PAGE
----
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It’s Never Too Early to Begin Preparing for Retirement Financially

According to the United States Department of Labor, fewer than 50 percent of Americans know how much money they’ll need to survive retirement. Even though the average person will spend 20 years of his or her life in retirement, very few are currently planning for life after work. No matter how far away from retirement you are, it’s never too early to start saving. Here are five ways that you can start preparing for your retirement today:

1.Know Your Needs

retirementThe first step in retirement planning is to become aware of your post-work needs. On average, it is estimated that you will need about 70 percent of your pre-retirement income to live the same way you did as when you were working. This means that if you were making $40,000 per year, you’ll need about $28,000 per year to live comfortably. If you still have a mortgage, car payment or other debt when you retire, you will need to have more stored away in your retirement account. [editor’s note: if you are planning an active retirement with travel, golf etc. and /or you have health issues, you may actually spend as much in retirement as you do while working and you need to take inflation into consideration.

See: Do you know what you need to retire?


2.Start Now, Start Small

If you haven’t yet begun saving for your retirement, open a

savings account immediately. Even putting $50 a week into a retirement account will give you $200 a month, or $2400 per year. If you work for the next 20 years, you’ll have put away $48,000 on your own, and your money will have grown thanks to interest. Each new year, try to increase your weekly savings amount by at least $10. And include as large a portion of any raises you get as possible. One good system is to add at least 50% of any raise you get straight to your retirement fund. A tax deferred account like an IRA is even better because your money will grow before taxes so the amount you have to earn interest on will be larger. A “Roth IRA” has benefits as well in that although you invest after tax money you get to keep all of the interest and dividends tax free.  See: Retirement Planning- Start Early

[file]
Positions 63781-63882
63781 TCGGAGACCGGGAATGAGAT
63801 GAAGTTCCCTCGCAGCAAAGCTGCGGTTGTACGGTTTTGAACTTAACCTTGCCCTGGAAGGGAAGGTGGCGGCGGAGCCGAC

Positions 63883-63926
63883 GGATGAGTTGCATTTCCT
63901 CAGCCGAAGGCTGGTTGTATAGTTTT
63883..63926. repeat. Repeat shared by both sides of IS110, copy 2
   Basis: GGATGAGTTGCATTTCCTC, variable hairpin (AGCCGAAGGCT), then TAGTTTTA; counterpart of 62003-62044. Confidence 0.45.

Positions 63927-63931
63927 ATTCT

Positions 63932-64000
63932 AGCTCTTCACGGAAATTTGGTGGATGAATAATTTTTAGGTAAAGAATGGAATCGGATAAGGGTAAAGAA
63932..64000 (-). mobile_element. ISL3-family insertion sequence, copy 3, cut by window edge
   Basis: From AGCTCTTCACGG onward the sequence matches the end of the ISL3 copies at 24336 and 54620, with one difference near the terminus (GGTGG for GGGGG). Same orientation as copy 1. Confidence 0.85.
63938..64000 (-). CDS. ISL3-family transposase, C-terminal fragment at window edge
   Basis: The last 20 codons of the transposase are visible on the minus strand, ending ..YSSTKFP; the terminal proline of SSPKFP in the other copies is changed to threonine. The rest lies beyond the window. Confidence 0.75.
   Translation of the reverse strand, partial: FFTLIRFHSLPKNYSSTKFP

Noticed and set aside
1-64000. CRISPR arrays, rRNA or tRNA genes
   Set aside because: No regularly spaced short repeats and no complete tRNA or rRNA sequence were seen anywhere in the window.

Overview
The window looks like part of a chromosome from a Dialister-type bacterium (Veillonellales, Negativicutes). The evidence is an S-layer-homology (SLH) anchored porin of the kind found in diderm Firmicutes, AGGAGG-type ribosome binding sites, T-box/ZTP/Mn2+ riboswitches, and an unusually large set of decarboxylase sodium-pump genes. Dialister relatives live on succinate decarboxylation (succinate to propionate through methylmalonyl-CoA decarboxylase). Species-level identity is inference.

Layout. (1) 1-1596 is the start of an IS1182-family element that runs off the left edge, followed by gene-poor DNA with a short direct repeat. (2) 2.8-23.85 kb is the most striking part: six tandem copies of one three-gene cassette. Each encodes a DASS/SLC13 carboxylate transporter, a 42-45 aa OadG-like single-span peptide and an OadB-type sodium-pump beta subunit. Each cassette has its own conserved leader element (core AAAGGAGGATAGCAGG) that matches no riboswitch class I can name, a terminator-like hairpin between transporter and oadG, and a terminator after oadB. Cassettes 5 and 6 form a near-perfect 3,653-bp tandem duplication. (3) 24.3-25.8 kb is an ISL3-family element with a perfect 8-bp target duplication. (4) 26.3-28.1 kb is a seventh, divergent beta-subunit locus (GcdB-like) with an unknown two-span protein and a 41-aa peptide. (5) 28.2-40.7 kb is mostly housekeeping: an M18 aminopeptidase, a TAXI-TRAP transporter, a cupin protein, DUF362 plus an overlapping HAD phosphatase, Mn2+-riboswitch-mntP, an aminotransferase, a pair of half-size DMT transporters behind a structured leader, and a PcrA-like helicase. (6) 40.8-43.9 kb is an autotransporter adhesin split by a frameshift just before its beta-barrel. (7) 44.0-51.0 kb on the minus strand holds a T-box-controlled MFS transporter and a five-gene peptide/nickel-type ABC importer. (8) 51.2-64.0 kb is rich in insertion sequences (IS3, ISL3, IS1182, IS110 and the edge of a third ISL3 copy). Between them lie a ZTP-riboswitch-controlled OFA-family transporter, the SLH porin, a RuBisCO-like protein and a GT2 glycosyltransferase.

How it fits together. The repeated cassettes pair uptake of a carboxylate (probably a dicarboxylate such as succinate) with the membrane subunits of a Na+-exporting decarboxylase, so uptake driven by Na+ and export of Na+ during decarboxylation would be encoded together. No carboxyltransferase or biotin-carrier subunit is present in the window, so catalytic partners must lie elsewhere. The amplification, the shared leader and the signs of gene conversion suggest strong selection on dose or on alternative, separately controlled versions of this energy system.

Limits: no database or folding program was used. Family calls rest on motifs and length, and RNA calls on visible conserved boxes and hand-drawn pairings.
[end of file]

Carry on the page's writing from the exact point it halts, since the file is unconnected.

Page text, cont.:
3.Hands Off the Savings

Saving for retirement will do nothing for you if you withdrawal money from your account. Make a deal with yourself, and your partner, that you will not touch your retirement savings except in the cases of extreme emergency. Even then, it’s often better to locate funds from other sources than it is to pull money out of your retirement savings. This is another benefit of an IRA, since there are severe penalties for early withdrawal you are less likely to do it on a whim.


Do you spend your tax return on a frivolous item each year? If so, you’re making a grave mistake. That chunk of change will work far better for you if you contact a professional financial planner and put it to better use. A financial planner can help you with Estate Planning and  investing your money in a way that is most beneficial to your future. A professional can also help you diversify your funds, ensuring that you are getting the most bang for your buck. Plus he will help you focus and stick to your plan simply because he will be able to remind you of your goals if your willpower is weakening. See: The Downside of Using a Financial Planner

5.Pension Plans

If you’ve found a career that you plan on sticking with, talk to your employer about their pension plan or retirement savings plan. Your employer may offer automatic deductions, making it incredibly easy to contribute; you’ll never see the money in your paycheck. Because the unexpected can happen, you should find out what will happen if you quit, are terminated or change jobs before you retire. You’ll want to know that your money will follow you wherever you go or, at the very least, remain in your account until you reach a certain age. Some employers provide a “matching” program that will match whatever you put in. This is like free money, you should always contribute the maximum that they will match, if at all possible.

Whether you’re in your early 20’s or late 40’s, planning for retirement needs to begin now. If you don’t want to spend the rest of your life working, you’ll need a nest egg that will support you in the manner to which you’ve become accustomed. If you don’t know how to start saving for your retirement, talk to a professional; he or she can give you the proper guidance.

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